Applied Cells reveals CellQuest grant recipients

Published: 5-Feb-2024

Applied Cells announces three recipients of the CellQuest grant, awarded to aid treatment development for patients with multiple myeloma

Applied Cells, Inc is excited to announce three recipients of the CellQuest Grant, a new program established to support advances in multiple myeloma research and treatment. 

Each recipient will benefit from a six-month placement of Applied Cells’ MARS bar cell separation platform, along with reagents and consumables, training and ongoing assistance from a dedicated application scientist.

Dr Doriana Gramegna – coordinator of the Multiple Myeloma Translational Research Unit at Istituto Tumori Giovanni Paolo II in Bari, Italy – will use access to the MARS Bar to launch a project deciphering the myeloma microenvironment for personalised bispecific antibody therapy. 

The study aims to address current treatment challenges through decoding the tumour microenvironment and presenting a personalised interpretation of transcriptomic data. 

The project has the potential to unveil new molecular targets for therapy, reshaping precision medicine for multiple myeloma.

The CellQuest Grant was also awarded to Dr Sabina Ševčíková from the Babak Myeloma Group at Masaryk University in Brno, Czech Republic, will allow her team to commence their project on unravelling molecular markers in multiple myeloma relapse.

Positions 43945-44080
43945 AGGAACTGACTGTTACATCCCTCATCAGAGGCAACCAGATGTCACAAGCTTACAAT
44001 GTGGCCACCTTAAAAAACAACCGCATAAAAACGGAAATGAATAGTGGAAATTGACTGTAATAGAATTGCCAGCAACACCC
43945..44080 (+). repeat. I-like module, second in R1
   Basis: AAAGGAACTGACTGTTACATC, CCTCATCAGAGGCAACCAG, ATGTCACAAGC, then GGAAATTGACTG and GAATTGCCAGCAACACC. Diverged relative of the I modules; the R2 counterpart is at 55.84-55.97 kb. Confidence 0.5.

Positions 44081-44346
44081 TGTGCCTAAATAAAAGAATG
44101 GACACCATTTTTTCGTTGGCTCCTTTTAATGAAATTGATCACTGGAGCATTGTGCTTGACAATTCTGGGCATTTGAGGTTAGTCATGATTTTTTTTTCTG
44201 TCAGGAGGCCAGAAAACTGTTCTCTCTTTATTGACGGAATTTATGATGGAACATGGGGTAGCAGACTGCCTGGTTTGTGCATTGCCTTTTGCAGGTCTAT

This study will investigate the molecular mechanisms driving multiple myeloma relapse, focusing on non-coding RNA molecules and the endoplasmic reticulum stress response, with the aim of informing the development of targeted clinical strategies, improving patient outcomes and enhancing the quality of life of those living with multiple myeloma.

Dr Vanessa Desantis at the University of Bari in Italy will use the grant to run a project entitled ‘optimising the crosstalk between the immune microenvironment and multiple myeloma’. 

This will explore the intricate relationship between the immune microenvironment and multiple myeloma plasma cells to unravel the molecular mechanisms behind disease progression and drug resistance. 

Dr Desantis and her colleagues envision that the results will help to pave the way towards personalised treatments that will ultimately improve patient outcomes.

Liping Yu, PhD, VP of Applications at Applied Cells, commented: “We are very pleased to be able to support these pioneering investigations and play a role in accelerating knowledge of multiple myeloma with our unique technology and expertise. We’re hopeful that, through the CellQuest Grant, we can work together with these trailblazing research groups to improve therapies for multiple myeloma and enhance patient outcomes in the near future.”

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